What Absence Feels Like

New therapies give hope to amputees experiencing the common phenomenon of 'phantom pain'

By Gary Goettling

hull

A LOT OF NERVE: Losing an arm didn’t stop fire department veteran Eugene Hull from continuing to serve. Now new treatments are helping him fight residual pain.

Kay Hinton

Eugene Hull still feels sensation in his right arm, even though cancer forced its amputation at the shoulder, along with a portion of collarbone, nine years ago. Not long after surgery, the fifty-three-year-old father of three began experiencing “phantom pain” in his absent limb. He describes the feeling as a “tingling like needles” similar to what people mean when they say their foot or arm has fallen asleep.

“That’s a constant,” says the thirty-four-year veteran of the Columbus Department of Fire and EMS, who attained the rank of lieutenant as a firefighter and now works as a training officer. “But every two or three weeks I would get sharp jolts of pain that radiated up my fingers and into my shoulders. I described it one time as like sticking a hot wire up my arm and shooting electricity through it. At times you couldn’t get a whole lot done because it was so debilitating.”

He discovered an interesting trick with his left hand: Rubbing the back of his thumb with his forefinger stopped the pain, “but as soon as I quit, it came back. Anyway, you can’t rub the back of your thumb all day long.”

Hull’s orthopedic surgeon recently read about clinical studies on alleviating phantom pain conducted by J. David Prologo, an assistant professor and interventional radiologist at the School of Medicine. For the past decade, Prologo has worked with cryonic techniques to mitigate the severe, difficult-to-treat pain accompanying heart disease, cancer, and other conditions. More recently, his attention has turned to applying the procedures to the phantom pain frequently experienced by amputees.

“For a long time, people studied whether or not these feelings are initiated in your brain or initiated peripherally,” Prologo says. “Then evidence started to suggest that you could get some pain relief if you could shut down the nerve peripherally.”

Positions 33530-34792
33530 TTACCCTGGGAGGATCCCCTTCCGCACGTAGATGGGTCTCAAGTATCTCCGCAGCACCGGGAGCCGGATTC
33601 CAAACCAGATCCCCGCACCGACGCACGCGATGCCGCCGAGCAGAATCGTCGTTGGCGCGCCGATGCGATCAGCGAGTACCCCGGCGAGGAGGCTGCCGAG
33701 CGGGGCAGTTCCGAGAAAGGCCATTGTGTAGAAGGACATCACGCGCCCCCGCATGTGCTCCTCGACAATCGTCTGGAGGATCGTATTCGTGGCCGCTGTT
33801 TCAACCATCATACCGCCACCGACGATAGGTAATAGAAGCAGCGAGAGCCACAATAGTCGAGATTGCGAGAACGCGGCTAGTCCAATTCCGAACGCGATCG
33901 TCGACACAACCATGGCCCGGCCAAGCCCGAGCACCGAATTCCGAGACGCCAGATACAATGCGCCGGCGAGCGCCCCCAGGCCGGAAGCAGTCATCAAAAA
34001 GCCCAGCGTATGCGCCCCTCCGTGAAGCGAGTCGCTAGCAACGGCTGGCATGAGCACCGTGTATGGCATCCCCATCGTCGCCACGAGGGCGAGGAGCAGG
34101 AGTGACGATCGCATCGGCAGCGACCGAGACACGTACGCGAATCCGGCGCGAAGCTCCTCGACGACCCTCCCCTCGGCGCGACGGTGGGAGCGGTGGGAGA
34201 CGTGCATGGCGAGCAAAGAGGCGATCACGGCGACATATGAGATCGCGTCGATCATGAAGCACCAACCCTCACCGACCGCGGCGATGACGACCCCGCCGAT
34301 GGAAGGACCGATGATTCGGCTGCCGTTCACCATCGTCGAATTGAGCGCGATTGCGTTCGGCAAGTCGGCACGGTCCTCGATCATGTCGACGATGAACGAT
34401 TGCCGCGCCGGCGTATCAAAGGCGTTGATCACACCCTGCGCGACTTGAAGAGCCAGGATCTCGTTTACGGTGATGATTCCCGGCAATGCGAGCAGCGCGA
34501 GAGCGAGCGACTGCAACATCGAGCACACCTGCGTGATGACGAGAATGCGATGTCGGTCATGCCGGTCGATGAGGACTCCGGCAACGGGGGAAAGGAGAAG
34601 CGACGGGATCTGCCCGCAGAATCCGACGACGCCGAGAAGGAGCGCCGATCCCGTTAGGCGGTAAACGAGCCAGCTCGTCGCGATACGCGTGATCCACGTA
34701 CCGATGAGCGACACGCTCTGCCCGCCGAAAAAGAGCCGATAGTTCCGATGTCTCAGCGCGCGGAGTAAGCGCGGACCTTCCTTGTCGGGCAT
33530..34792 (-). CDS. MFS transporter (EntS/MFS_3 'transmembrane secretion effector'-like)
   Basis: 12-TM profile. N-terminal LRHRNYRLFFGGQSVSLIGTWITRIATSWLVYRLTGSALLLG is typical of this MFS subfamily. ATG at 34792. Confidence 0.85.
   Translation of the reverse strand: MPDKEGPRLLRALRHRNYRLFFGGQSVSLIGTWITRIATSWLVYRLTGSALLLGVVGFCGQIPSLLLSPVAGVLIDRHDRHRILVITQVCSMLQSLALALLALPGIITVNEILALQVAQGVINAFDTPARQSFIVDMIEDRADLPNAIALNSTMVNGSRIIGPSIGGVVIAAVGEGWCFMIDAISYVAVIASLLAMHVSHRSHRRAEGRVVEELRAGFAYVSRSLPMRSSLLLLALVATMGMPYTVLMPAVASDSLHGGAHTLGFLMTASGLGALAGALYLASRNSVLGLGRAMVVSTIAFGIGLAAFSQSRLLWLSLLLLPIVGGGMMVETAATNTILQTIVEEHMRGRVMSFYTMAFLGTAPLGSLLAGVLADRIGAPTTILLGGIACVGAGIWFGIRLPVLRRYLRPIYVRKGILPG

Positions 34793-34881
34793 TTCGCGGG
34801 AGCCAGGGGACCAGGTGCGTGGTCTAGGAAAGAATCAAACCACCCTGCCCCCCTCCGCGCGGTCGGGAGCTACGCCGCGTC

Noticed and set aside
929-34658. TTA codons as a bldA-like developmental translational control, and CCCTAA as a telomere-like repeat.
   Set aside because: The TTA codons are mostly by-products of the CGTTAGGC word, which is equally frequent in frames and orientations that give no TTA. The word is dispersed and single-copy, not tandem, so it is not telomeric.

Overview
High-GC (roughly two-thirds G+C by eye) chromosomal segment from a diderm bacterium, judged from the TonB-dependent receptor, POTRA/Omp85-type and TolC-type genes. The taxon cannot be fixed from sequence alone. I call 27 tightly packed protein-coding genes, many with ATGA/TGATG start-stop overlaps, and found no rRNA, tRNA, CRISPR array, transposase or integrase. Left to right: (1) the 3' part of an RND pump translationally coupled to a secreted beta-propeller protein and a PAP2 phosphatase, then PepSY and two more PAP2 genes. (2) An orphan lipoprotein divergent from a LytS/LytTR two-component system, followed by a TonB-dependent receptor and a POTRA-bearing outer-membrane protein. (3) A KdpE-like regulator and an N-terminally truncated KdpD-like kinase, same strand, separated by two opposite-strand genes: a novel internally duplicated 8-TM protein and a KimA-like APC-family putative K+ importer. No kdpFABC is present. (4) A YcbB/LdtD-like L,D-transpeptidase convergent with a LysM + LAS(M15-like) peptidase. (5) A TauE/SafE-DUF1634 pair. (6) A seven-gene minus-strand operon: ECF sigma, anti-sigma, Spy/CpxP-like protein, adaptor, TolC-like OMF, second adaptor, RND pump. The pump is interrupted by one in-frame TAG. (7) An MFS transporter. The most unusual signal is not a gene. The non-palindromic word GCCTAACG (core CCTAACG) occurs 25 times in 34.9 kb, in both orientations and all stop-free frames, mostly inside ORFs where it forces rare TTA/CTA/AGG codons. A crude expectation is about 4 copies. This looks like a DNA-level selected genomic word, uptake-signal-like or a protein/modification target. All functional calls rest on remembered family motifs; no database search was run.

When an appendage is amputated, whether by trauma or surgery, the nerve is cut. Scar tissue called neuroma forms at the end of the damaged nerve. “It’s not normal tissue, but it sends false signals to the brain about the missing arm or leg, producing phantom pain,” Prologo explains.

To stop the symptoms, Prologo uses a technique called cryoablation therapy. First, the severed nerve is identified and located by sonogram or CT scan. Nerves in the human body serve very defined areas, Prologo notes, so symptoms are specific to certain nerves. In most situations it’s just one nerve producing phantom pain; it’s usually not more than two. Then a cryoprobe is inserted through the skin precisely at the neuroma site and left in place for twenty-five minutes as it lowers the neuroma’s temperature to freezing, creating an ablation zone and effectively shutting down nerve transmissions. The entire process takes about an hour and is performed on an outpatient basis.

Cryoablation therapy to extirpate pain in non-amputee situations has provided significant relief for up to a year in 90 percent of his patients, Prologo says. It’s still too early to know what kind of long-term results can be expected for amputees, which is why more clinical trials are necessary.

Hull contacted Prologo and underwent the procedure this past May. Except for some discomfort caused by swelling around the ablation site, it went well.

“I’m feeling optimistic,” Hull says. “Dr. Prologo is very positive with everything, so I’ve got a lot of faith in him.” 

Hull has since reported positive results from the procedure.

He can also take heart from the example of Joan Burton. Complications from diabetes forced the amputation of her right leg above the knee nearly six years ago. 

“The phantom pains started about three or four months after the surgery,” says Burton, seventy-five, a great-grandmother and retired educator. “I was not aware of what was causing the pain because it was in a limb that no longer existed, so it was very confusing for me to understand what was going on.”

Over the years, “the pain would come and go, but finally at one point its ferocity became more than I could bear,” she continues. “I was grinding my teeth and having an enormous amount of difficulty, and that’s when I was referred to Dr. Prologo.”

Following cryoablation therapy, she was pain free for six or seven months, until symptoms resurfaced, but from a different nerve affecting a different part of her missing leg and foot. A second treatment brought improvement.

“Once in a while I get a twinge,” she says. “It’s not in the leg and foot, it’s at the end of the stump. But right now it’s bearable.”

Prologo believes military veterans who experience phantom pain after losing an arm or leg in combat are excellent candidates for cryoablation therapy. He is applying for a grant from the Department of Defense to fund an ambitious, multisite clinical trial at Emory, Massachusetts General Hospital, Brooke Army Medical Center, Washington University in St. Louis, and Brown University.

“Injured veterans want to return to society, get jobs, and walk with their kids,” he says, “but because of severe phantom pain, their use of orthotics and prosthetics is limited or they don’t want to wear their prosthetics at all. We think we can change that with effective cryoablation therapy.”

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